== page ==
How To Create A Classless Society: Abolish Profit!

Capitalist
“Don’t look at me!  – get back to work!”

 

Why is it important to create a classless society?

 

All of the social problems we face emanate originally from the division of society into two warring classes: capitalist, and proletariat.  These problems develop in manifold ways according to their own internal logic, or lack of, and alienate and oppress humanity.

 

Civil libertarians need to urgently realise the class basis to their causes.  The state is the primary organ through which the ruling class exert their control over society.  Whether your cause is a beef against parenting classes that undermine parental autonomy, smoking restrictions, or drinking restrictions, the ban on drugs, police harassment of ethnic minorities, immigration controls, whatever – all this stems from the state that is hungry to crush liberty, and itself is the primary organ through which the ruling class exert their control over society.

 

Those worried about the problems of work being unrewarding and causing of suffering in a capitalist society are also concerned about the class division.  The character of our whole society is affected by the class division.  Indeed, the project of human liberation gets nowhere until it confronts class.  The civil libertarians are necessarily on a losing streak until they confront class, because the state will keep on coming back and back at them.  Any victory for civil liberties tends to be short-lived.  Therefore, this blog seeks to unite everyone who has a problem with the way contemporary society is by locating the base problem in the fundaments of class society that creates the state.  It is that which must be done away with.  To get rid of the state presupposes we must get rid of class division.

 

How to create a classless society

 

The capitalist class are only reproduced by the existence of profit.  It is their ownership of profit that distinguishes them from even the wealthiest middle-class worker.  The ownership of profit gives them command over the way society is run, allows them to control the media in their own interests, and generally inhibits freedom for the majority.  Where the capitalist has profit, the worker has his wage.  These are quite different categories.

 

The wage represents the value of everything needed to reproduce and sustain the worker at a socially acceptable level – all the food, housing, childcare costs, occasional holiday, etc.  What it is not is an adequate compensation for work expended.  The worker generally produces more in a week’s work than he or she takes home as the wage.  But they are not paid for the quantity of goods they produce, they are paid as to what can reproduce them for the next round of work.  So, there is a discrepancy between worker’s pay and what workers have produced.  That quantity of value is what constitutes profit, the lifeblood of the capitalist.

 

Therefore, to create a classless society requires a new approach to wages and profit.  In fact, profit has to be done away with entirely to get rid of what reproduces the capitalist class.  How do you get rid of profit?  By abolishing wages.  Instead of paying the worker a wage that only represents what is necessary to sustain and reproduce him or her, instead workers-in-control pay themselves the full value of their produce.  If workers received an equivalent value to the work they have put in, then there is nothing left over, there is no profit any more.  Therefore, the capitalist class cease to exist, and you have a classless society.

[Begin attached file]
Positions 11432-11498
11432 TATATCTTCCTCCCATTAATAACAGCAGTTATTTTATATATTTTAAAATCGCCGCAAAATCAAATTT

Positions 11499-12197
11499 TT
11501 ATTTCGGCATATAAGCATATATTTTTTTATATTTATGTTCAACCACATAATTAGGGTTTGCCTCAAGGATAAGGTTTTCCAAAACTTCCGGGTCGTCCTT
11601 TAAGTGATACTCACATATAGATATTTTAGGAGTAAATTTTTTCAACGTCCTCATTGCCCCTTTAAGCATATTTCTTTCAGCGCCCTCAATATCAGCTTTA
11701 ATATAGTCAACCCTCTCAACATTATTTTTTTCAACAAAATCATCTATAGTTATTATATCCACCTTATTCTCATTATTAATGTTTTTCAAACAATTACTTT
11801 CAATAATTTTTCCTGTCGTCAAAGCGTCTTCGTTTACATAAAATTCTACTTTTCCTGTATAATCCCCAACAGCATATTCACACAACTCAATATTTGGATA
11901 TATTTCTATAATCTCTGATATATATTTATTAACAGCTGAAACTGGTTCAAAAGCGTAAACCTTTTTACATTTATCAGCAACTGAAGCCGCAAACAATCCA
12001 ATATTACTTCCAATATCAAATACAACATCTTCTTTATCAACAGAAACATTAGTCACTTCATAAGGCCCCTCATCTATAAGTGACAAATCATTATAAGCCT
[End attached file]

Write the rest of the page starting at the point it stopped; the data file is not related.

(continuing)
The technology used in production could still be reinvested in by workers contributing part of their new earnings to it as part of the collective within the enterprise.  But without a capitalist owning the place and an army of managers and sergeants watching over them, then work suddenly becomes far more rewarding, especially knowing you will take home more than under capitalism.  Furthermore, you are now a real stakeholder as opposed to the bullshit use of this term by capitalistic politicians.

 

The worker would of course still pay some form of taxation – to fund schools, welfare, etc.  But given they have just received a 50% pay rise, they probably wouldn’t grudge that.  Also, they have an equal say over how the social fund from taxation is deployed, so would feel enriched by this.

 

Without the existence of profit, the post-capitalist economy loses capitalism’s tendency towards crisis, meaning the whole of society greatly improves in all dimensions, including morally.

 

It could be said that this is just a sketch of a worker’s co-operative.  It isn’t because I would advocate the model on a worldwide scale to get rid of capitalism in its entirety.  It should also be added that new participatory democratic structures would need to be called forward to co-ordinate the production of goods to unleash the already latent social dimension to production.  As people learn to co-operate more and more, they will swap jobs over with each other, to try new things, and develop their all-round capacities.